Frog          The Echinostoma revolutum is a parasitic organism.  It infects the digestive and reproductive tracts of the organism it infects. The most common host organisms are birds/mammals, snails, molluscs, and frogs (Sorensen et al. 1997).  

          The first host organism is a Lymnaea elodes Snail.  The parasite uses the stored energy, that the organism has in order to reproduce, as its food sourc.  After about three weeks the fecundity of the host organism drops (Sorensen et al. 1997).  After about five to six weeks post infection the host no longer produces any eggs.  This has been found to lead to extended growth in snails (Sorensen et al. 1997).  

          Snails that are infected with the Echinostoma revolutum were found to have grown larger than the normal size snail.  This occurs because the energy that should have been being used for reproduction instead was being used by the snail to grow larger (Ebert et al. 2004).  

          The mortality rate is higher in the snails at two differSnail 2ent points post infection.  The points at which the rates are highest are just shortly after being infected and after the cercariae were leaving the organism .  There usually is not any tissue damages to the host snail until over a month after coming into contact with the parasite (Sorensen et al. 1997).

          The infection of the host organism by the host organism is not intended to kill the host.  By keeping the host from reproducing, this saves a lot of the host’s energy (Ebert, D. et al. 2004).  With this extra energy the organism is better able to live while the parasite is feeding off of its energy reserves.  This energy is used by the parasite to reproduce and live successfully.  Without the leftover energy, the host would be more likely to die prematurely because of all of the energy the fluke is taking from them (Ebert, D. et al. 2004).  This would also cause the death for the parasite which would not make this a beneficial relationship for either party involved (Ebert, D. et al. 2004).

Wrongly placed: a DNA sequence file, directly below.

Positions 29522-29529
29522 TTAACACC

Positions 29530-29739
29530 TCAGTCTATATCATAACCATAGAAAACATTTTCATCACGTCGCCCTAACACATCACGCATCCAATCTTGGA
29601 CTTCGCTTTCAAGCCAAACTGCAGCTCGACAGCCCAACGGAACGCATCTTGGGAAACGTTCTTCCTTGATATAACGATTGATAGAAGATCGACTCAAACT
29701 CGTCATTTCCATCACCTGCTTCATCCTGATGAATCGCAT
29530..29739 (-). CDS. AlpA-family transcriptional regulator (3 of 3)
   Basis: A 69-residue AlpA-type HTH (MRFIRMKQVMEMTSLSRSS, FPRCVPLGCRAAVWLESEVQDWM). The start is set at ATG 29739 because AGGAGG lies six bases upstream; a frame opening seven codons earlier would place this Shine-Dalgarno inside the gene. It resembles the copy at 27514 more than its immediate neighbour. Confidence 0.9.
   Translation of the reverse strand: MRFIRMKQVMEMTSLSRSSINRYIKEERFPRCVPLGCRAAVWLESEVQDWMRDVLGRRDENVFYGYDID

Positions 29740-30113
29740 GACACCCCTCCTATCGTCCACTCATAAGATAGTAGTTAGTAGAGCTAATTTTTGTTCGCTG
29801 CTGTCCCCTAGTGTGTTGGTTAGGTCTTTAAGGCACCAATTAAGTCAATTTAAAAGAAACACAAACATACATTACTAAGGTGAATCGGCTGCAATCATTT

Blue Heron  The final host organism can be any vertebrate animal.  This organism is infected by eating a raw snail, frog, or any other organism that was infected with the Echinostoma revolutum.  This includes humans (Sohn et al. 2011).  Humans are most commonly affected in areas in Asian countries.  Symptoms that are expressed by humans that are infected with this parasite include stomach pains, diarrhea, fatigue and malnutrition (Sohn et al. 2011).  If the case is bad enough, this parasite can even cause death.  With enough worms, the parasites can cause a hole to form in the intestines, complications of malnutrition and/or anemia (Sohn et al. 2011).  

          This parasitic relationship is not well studied.  It is a very common parasite found in school aged children in Cambodia.  These children will find a snail or clam in the pond nearby and eat them raw (Sohn et al. 2011).  These snails and clams are infected with this parasite and inturn the children consume them and become infected themselves.  The only way that the parasite can be detected now is through the feces of the infected human or other host organism (Sohn et al. 2011).


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